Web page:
…and carry a big stick. The federal government have taken Teddy Roosevelt’s foreign policy dictum to heart (well the second part of it anyway) with last year’s “Big stick” legislation aimed at curbing abuse of market power by electricity companies. Now the ACCC have published their guidelines setting out how they will enforce the legislation, which technically goes by the more prosaic name of part XICA of the Competition and Consumer Act 2010.
Retailers and generators, who are the subject of the legislation, have been pushing the ACCC for the last few months to provide more clarity than is given in the legislation itself, so they know what they are allowed to do. The guidelines, which include a number of hypothetical case studies offer these businesses – and their customers – some insight into the application of the Act.
There are three types of behaviour by supply businesses that are the target of the act. For retailers, it is failing to reduce their prices to small customers when they experience “sustained and substantial” reductions in their costs. In the contract market it is failing to offer contracts on reasonable terms “for the purposes of lessening competition”. For generators operating in the wholesale spot market, it is bidding in a way that is fraudulent, dishonest or in bad faith or for the purposes of manipulating spot prices.
Enforcement remedies open to the ACCC where electricity companies contravene the Bill range from public warning notices to civil proceedings to recommending the Treasurer force the company to offer financial contracts or to sell off assets. The guidelines note that legal action is more likely when the Act is breached by a large company, and that divestment orders will not be used lightly.
There is still a good deal of ambiguity in how the Act will apply in specific circumstances. In the case of retail prices, neither “sustained” nor “substantial” are precisely defined, although the guidelines indicate that a four per cent cost reduction is substantial. The ACCC recognises that changing prices is costly for a retailer (and may be constrained by regulation), and so reductions do not have to be applied immediately – one case study allows that if a scheduled price reset is three months away, the retailer can wait until then.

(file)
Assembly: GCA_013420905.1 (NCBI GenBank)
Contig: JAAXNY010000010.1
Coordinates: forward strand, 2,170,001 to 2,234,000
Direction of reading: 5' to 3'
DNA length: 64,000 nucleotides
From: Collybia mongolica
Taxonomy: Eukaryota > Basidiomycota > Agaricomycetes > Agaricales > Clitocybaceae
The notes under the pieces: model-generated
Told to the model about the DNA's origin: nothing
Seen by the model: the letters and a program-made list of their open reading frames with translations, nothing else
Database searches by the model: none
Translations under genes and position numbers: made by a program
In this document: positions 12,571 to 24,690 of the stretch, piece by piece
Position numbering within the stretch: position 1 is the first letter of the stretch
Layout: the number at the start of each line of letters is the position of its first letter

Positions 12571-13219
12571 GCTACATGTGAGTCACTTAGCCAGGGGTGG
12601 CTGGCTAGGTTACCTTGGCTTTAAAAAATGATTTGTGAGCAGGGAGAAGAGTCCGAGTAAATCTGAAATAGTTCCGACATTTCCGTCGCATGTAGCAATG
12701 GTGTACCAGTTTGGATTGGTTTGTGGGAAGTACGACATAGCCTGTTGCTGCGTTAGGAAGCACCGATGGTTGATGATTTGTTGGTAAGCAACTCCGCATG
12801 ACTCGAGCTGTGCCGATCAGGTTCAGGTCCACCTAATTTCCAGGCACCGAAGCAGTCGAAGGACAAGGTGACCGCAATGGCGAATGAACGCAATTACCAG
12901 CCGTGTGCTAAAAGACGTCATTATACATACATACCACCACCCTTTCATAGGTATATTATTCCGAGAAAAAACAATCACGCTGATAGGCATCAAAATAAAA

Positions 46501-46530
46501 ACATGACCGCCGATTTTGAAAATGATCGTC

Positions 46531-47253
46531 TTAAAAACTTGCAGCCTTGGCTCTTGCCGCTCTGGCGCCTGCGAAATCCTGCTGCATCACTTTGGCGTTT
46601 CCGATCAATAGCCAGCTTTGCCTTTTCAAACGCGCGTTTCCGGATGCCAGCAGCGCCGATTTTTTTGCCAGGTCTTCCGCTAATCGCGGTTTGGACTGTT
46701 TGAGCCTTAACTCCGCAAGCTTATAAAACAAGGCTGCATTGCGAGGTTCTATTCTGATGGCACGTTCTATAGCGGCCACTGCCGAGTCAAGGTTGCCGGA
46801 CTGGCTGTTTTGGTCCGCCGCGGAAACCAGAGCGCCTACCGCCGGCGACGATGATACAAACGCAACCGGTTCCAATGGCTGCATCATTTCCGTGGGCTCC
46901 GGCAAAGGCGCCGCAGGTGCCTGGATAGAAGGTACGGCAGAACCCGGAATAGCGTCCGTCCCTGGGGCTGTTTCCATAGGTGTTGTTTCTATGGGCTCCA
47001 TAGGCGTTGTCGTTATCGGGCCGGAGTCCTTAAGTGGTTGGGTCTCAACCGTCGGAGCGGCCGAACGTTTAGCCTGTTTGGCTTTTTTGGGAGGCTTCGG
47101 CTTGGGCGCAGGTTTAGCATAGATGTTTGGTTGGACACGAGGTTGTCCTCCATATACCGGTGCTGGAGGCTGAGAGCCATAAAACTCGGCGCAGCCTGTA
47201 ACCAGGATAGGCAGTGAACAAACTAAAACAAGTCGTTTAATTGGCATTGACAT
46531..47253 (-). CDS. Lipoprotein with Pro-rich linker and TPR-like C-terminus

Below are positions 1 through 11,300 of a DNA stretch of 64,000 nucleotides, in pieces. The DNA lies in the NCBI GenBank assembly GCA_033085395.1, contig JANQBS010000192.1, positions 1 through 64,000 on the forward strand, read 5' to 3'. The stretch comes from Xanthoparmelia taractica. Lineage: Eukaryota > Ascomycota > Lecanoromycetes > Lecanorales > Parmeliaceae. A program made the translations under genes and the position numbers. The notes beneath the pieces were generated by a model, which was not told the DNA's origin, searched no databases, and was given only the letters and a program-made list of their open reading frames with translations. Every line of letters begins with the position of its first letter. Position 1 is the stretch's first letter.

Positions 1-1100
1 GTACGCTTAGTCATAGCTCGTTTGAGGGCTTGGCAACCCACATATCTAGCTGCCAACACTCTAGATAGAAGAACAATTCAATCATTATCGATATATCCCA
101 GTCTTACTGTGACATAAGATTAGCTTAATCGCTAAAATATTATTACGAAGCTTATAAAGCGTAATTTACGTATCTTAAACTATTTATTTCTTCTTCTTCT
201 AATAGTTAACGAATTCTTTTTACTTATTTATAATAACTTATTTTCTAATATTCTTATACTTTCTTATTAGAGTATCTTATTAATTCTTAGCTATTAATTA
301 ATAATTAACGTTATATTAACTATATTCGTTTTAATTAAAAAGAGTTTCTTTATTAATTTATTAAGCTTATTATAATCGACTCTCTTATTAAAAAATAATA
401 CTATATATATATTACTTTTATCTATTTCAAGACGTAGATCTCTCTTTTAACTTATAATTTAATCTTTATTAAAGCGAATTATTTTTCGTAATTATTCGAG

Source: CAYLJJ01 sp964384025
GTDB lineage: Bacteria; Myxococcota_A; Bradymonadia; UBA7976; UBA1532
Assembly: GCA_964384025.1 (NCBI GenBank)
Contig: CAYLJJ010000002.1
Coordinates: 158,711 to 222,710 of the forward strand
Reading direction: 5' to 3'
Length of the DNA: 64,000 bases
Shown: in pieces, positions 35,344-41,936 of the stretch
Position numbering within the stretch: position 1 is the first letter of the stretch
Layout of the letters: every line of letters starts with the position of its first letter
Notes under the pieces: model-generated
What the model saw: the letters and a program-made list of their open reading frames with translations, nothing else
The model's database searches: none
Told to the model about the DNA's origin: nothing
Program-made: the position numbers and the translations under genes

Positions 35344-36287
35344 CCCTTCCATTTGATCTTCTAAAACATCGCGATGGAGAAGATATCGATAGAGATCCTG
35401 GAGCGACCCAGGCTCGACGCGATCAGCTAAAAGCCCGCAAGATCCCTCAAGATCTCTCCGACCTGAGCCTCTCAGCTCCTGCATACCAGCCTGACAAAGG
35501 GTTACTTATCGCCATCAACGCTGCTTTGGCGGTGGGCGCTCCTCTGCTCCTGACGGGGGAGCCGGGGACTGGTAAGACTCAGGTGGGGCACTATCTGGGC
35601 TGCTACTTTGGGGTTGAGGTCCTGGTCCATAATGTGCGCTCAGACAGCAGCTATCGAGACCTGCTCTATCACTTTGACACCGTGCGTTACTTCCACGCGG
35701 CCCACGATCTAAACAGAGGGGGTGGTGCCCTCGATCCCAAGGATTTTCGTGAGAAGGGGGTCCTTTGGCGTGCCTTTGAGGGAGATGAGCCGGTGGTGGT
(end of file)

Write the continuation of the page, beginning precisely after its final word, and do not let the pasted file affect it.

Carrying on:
In the contract market section, the ACCC acknowledges that there are a range of circumstances when a generator would not want to offer a contract, such as if it is about to go offline for maintenance. Also, that there are typically Board risk policies that avoid concentrating counterparty risk or dealing with a counterparty that is insufficiently creditworthy. In any case it is not enough to be failing to offer contracts, a breach also requires that this occur for the purpose of lessening competition. This section is only likely to apply where the counterparty is a competitor of the retail business of the generator’s owner.
Finally, the spot market bidding section. This has a lot of similarities to the existing rules that prohibit disorderly bidding, and it is not immediately clear what it adds to those rules, other than creating a double jeopardy for generators.
The law comes into force in less than a month’s time, June 10. On 1 July, there will be a raft of network tariff adjustments across the NEM (but not Victoria). On top of this there is a clear downward trend in future wholesale prices that has emerged in recent months. The ACCC will be watching retailer and generator actions very closely to see how they respond to these changes. If previous form is anything to go on, there will be a good deal of jawboning from ACCC chair Rod Sims in the first instance but this time he will have his legislative baseball bat behind his back.